“I know it’s a very sensitive issue, but the people arguing privacy just don’t have a handle on how widespread it’s used by the bad people,” he said. “It’s pretty universal.”

Personally, I think that’s a bit insulting because it misrepresents the way that the privacy camp actually views this issue, but… politics.

In terms of entities with opinions that actually hold weight, Apple has made no secret of its distaste for this legislation. It filed a brief in opposition,

“…the idea that weakening encryption is necessary to aid law enforcement… In just the past five years alone, we have processed over 26,000 requests from Australian law enforcement agencies for information to help investigate, prevent and solve crimes.”

Already some analysts are predicting that Apple – who had a high-profile dispute with the FBI over unlocking an iPhone a few years ago – could reduce its presence in Australia. Apple and its battle with the FBI actually serve as a fairly interesting test case, if just for the fact they demonstrated how unbelievably ill-equipped our current laws are when dealing with this issue.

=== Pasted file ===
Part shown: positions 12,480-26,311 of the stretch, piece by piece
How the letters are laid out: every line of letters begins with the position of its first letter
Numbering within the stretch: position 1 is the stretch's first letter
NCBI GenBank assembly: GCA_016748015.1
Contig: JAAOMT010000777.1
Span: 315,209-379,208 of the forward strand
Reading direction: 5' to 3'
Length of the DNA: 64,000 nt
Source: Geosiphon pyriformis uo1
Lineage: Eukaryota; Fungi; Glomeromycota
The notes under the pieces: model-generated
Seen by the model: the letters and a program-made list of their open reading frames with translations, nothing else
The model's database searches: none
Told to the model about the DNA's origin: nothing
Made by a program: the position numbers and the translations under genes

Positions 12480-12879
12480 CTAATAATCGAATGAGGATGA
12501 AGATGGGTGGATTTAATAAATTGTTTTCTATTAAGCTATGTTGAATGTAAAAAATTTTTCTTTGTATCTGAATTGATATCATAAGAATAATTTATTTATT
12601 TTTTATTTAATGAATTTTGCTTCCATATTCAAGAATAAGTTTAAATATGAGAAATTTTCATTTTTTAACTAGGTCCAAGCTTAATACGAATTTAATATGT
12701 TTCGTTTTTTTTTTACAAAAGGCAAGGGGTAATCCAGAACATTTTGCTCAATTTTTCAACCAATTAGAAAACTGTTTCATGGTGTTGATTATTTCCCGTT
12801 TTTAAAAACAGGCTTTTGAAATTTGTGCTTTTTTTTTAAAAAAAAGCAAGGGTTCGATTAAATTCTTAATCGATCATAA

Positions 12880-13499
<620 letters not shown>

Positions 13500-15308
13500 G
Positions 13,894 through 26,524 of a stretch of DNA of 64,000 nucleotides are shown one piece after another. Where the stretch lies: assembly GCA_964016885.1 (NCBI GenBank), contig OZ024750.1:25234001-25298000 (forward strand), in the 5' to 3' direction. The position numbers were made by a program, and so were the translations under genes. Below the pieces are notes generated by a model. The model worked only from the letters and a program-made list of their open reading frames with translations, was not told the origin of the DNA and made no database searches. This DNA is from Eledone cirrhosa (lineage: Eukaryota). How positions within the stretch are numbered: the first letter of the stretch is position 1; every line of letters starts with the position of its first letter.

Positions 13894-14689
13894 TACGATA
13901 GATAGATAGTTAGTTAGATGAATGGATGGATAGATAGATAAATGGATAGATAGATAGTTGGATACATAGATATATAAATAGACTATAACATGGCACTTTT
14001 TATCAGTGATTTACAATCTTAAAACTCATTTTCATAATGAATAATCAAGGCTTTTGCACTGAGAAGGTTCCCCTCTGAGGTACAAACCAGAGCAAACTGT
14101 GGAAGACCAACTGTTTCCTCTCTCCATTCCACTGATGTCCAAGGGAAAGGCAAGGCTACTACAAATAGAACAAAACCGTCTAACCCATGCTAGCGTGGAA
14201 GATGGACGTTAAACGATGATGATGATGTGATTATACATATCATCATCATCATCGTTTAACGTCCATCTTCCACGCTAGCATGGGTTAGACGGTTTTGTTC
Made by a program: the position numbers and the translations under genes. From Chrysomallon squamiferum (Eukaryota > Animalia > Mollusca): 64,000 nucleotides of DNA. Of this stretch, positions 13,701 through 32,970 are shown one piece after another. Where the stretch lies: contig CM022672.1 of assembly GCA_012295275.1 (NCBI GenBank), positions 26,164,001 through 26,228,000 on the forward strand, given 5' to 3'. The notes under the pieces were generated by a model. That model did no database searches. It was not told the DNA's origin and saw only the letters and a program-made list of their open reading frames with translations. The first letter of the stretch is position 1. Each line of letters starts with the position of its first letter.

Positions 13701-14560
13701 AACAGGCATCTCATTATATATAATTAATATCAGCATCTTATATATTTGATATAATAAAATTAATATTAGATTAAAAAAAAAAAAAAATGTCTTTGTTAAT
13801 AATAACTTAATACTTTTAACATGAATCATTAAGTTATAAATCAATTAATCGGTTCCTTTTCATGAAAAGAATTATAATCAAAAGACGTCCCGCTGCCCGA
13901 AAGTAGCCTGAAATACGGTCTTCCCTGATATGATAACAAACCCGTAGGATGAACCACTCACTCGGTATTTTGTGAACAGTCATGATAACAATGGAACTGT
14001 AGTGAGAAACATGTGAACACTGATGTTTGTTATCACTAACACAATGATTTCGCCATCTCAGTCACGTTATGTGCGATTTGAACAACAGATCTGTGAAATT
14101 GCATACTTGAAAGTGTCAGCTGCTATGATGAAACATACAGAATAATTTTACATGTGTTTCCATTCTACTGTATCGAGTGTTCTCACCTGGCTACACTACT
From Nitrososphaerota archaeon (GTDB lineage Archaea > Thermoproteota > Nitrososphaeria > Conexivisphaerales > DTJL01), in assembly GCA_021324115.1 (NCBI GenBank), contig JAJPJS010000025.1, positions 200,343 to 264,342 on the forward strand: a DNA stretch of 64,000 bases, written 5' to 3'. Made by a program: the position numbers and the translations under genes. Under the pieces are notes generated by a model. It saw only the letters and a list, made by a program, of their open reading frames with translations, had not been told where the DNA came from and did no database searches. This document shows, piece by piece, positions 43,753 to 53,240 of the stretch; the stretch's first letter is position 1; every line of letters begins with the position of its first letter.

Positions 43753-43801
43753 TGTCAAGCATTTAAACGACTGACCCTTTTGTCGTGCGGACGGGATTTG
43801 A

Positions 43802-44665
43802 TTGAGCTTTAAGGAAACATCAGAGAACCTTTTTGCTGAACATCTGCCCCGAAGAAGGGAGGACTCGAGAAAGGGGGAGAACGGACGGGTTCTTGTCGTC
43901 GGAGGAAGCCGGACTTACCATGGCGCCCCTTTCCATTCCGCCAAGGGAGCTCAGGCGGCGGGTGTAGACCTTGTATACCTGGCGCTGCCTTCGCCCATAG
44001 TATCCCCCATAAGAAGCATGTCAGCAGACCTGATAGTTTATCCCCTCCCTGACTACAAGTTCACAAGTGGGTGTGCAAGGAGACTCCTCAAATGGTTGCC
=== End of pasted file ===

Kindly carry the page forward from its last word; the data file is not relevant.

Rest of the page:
The FBI relied on the All Writs act, which was first established in 1789 and saw its last major reworking in 1911, while Apple made a number of fairly bizarre arguments that, as Facebook found out a few years later, were completely untenable.

The question isn’t whether we need to update our laws, it’s whether doing it this way is the right method.

Why is breaking encryption a bad idea?

Let’s clear up a few things, first of all the encryption that this legislation is referring to is end-to-end encryption like you see on messenger apps. Really, at its heart, this is just a hamfisted attempted to access the communications of criminals or terrorists.

And that is absolutely a worthwhile goal, it’s just something that needs to be done in a way that doesn’t inadvertently (or even advertently) impugn on everyone else’s right to privacy. And that’s where there seems to be a real disconnect. Even bodies like the UN, have stated that law enforcement needs to get better at using the tools they already have at their disposal before compelling companies to break their own encryption.